HGTV to build smart home in Jacksonville Beach, and then give it away
Aug 15, 2012 (The Florida Times-Union - McClatchy-Tribune Information Services via COMTEX) --
A small neighborhood in Jacksonville Beach is about to get a lot of national attention. HGTV is going to build its first smart home in the Paradise Key South Beach development, just north of Butler Boulevard.
And when it's finished, the network will give it away. No value has been placed on the home, but last year's package was estimated at $800,000.
For 17 years now, HGTV has been doing its Dream Home project. Those are grandiose homes, usually with mountain or water views, that are also given away. Last year's was in Park City, Utah, and had an estimated value of about $2 million.
The project always draws viewers and entries into the sweepstakes, 81 million entries last year.
Three years ago, the network started a similar project called the Green Home, with an emphasis on sustainability and efficiency. Last year's was in the Serenbe community outside of Atlanta. Though it hasn't been as popular as the Dream Home, it still drew 35 million entries when the network gave it away.
This year, the Green Home has become the Smart Home with various monitoring systems for both security and efficiency.
Jack Thomasson, whose been in charge of HGTV's Dream, Green and Smart Homes since they started, said he scouts the nation looking for property to build on.
"I had targeted Northeast Florida as one of the regions I was looking at," he said. "We've had Dream and Green homes in Florida, but never in the Northeast region.
"It's very different in a wonderful way from the rest of Florida."
He'd heard about Paradise Key South Beach, called developer Lon Walton and toured the development one Sunday morning early May.
"It just went from there," Walton said.
Construction is expected to begin in the next seven-10 days. It should be done in January, then a production team will film there every day for a month, Thomasson said.
The network's special on the home will air something this spring, and then the sweepstakes begins.
The house will be 2,400 square feet, three bedrooms and three baths, but HGTV won't release a rendering of the home yet.
Architect Mike Stauffer has designed it, Glenn Layton Homes will build it.
"We drove along Atlantic and Neptune beach, looking at all the old beach homes," Layton said. "The cool story is that the house is inspired by those different homes.
"There are some timeless elements from the old Florida style house."
He did say it would have lots of porches and other outdoor spaces.
Layton and Thomasson said that many of the smart gadgets are still being determined, but home monitoring will be a large part of it -- real time monitoring of energy and water use, along with remote operation of appliances.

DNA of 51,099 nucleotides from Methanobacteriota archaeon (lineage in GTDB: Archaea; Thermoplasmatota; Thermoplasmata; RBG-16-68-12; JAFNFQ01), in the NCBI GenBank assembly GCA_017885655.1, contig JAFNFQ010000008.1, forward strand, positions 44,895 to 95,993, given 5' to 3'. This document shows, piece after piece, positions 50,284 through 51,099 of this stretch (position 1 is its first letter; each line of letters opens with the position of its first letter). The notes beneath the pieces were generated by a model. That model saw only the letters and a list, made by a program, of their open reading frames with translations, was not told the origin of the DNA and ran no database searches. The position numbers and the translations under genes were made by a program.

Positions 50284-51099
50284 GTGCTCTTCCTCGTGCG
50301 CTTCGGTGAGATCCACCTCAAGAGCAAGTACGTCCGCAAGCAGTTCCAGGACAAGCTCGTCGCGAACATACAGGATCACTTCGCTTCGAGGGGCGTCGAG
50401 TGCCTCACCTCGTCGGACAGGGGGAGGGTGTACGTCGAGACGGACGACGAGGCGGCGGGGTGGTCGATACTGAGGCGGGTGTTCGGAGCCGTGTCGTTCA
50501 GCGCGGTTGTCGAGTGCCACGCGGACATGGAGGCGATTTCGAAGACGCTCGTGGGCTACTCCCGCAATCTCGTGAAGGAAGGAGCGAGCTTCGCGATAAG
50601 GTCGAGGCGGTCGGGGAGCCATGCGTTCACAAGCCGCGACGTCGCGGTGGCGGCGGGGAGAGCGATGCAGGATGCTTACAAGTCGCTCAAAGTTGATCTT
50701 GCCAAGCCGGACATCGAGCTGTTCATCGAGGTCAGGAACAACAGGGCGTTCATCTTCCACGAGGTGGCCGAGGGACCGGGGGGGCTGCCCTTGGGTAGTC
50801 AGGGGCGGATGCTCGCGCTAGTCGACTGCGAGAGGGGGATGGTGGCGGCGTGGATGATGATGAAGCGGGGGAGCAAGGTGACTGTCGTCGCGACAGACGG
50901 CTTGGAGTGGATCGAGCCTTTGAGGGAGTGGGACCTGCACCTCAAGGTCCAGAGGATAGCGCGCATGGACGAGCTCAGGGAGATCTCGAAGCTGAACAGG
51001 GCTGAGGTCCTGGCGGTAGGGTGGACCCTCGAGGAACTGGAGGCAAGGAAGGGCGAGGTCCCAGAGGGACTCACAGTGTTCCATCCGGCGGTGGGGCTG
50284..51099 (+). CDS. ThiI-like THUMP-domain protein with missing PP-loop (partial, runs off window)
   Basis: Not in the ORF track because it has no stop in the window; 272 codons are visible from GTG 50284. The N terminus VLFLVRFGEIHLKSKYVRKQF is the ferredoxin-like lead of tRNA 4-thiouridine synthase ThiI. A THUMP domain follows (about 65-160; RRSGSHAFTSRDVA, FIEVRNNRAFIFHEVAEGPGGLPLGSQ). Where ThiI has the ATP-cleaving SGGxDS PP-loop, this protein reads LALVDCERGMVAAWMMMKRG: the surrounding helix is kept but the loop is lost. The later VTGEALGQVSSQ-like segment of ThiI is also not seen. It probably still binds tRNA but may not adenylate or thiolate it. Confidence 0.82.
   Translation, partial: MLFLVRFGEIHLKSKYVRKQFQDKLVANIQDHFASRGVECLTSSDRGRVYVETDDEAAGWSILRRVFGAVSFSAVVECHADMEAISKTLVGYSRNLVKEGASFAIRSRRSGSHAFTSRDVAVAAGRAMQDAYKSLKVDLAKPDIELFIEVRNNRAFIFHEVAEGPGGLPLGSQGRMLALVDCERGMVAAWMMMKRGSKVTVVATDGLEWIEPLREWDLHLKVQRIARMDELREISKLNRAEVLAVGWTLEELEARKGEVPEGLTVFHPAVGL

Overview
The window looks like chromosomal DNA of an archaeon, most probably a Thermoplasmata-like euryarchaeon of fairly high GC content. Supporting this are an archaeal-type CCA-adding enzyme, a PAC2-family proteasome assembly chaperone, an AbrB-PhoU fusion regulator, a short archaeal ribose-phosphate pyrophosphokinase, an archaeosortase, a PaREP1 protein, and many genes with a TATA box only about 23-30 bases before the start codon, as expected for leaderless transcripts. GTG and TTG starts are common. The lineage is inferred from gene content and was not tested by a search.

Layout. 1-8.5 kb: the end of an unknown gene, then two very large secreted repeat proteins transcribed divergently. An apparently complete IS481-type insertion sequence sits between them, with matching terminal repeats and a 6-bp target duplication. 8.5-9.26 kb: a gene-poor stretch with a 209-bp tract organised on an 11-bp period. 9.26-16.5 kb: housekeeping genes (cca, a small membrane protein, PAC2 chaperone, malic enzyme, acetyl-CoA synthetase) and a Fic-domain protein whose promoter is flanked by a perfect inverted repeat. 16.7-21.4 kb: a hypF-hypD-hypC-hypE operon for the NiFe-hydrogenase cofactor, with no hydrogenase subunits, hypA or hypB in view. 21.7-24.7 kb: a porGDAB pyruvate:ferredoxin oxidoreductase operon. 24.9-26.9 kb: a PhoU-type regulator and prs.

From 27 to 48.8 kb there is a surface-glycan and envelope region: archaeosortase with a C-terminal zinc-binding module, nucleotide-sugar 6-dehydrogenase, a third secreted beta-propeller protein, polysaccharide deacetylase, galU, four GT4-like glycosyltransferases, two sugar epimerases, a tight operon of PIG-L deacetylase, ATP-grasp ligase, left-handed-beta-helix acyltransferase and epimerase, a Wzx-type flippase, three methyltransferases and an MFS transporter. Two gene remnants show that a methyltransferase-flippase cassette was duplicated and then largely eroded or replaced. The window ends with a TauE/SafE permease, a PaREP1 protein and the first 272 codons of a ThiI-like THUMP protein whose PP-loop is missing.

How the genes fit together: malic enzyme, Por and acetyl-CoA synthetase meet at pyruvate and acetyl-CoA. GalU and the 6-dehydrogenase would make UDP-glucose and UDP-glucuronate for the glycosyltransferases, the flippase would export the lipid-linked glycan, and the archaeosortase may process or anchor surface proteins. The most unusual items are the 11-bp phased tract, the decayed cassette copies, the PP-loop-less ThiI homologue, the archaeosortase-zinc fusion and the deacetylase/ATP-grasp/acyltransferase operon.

That means not just watching your electricity use or turning on your dishwasher with your phone.
"If you go back to the emergence of what was called a smart home," Thomasson said, "it kind of came and went because it was so expensive and so complicated. Homeownes want to enjoy their homes.
"What's going to surprise a lot of people is that so many of these gadgets are now wireless. Some people make think about adding it, but think they can't retrofit their house because the wiring is so expensive.
"But wireless is where the future is."
For Walton, the project will bring plenty of attention to his 22-acre, 62 lot development.
"It's a great thing for Paradise Key, for Jacksonville Beach and for Jacksonville," he said.
The development came online in 2006, but when the housing market collapsed, Walton put it on hold for 2 1/2 years. He revived it in late 2010, had some activity last year. But it's taken off better this year.
Since February, he said, he's had 10 deals in various stages. There are only four homes there now, but he expects six more to begin construction in the next 45-90 days.
Lots sell for $150,000-$229,000 there. Most of the homes, he said, would be in the $500,000-$750,000 range.
The development has an architectural review committee to maintain a certain look.
"I thnk it's a mixture of coastal with old Florida elements," Walton said. "There's a real vision to create a unique develoment -- metal roofs, white picket fences and porches.
"It's a look that's not overdone in North Florida."
HGTV's Dream Home project came under scrutiny a few years ago when winners realized they often couldn't afford the income and property taxes on their $1 million-plus prize.
Since then, the network has begun including cash to help pay those bills. Last year's Dream Home included $500,000, last year's Green Home $100,000.
"With the addition of cash," Thomasson said, "we are comfortable with whatever the winner decides. They have 100 percent equity. They can keep it, they can sell, they have control of that prize."
Roger Bull: (904) 359-4296
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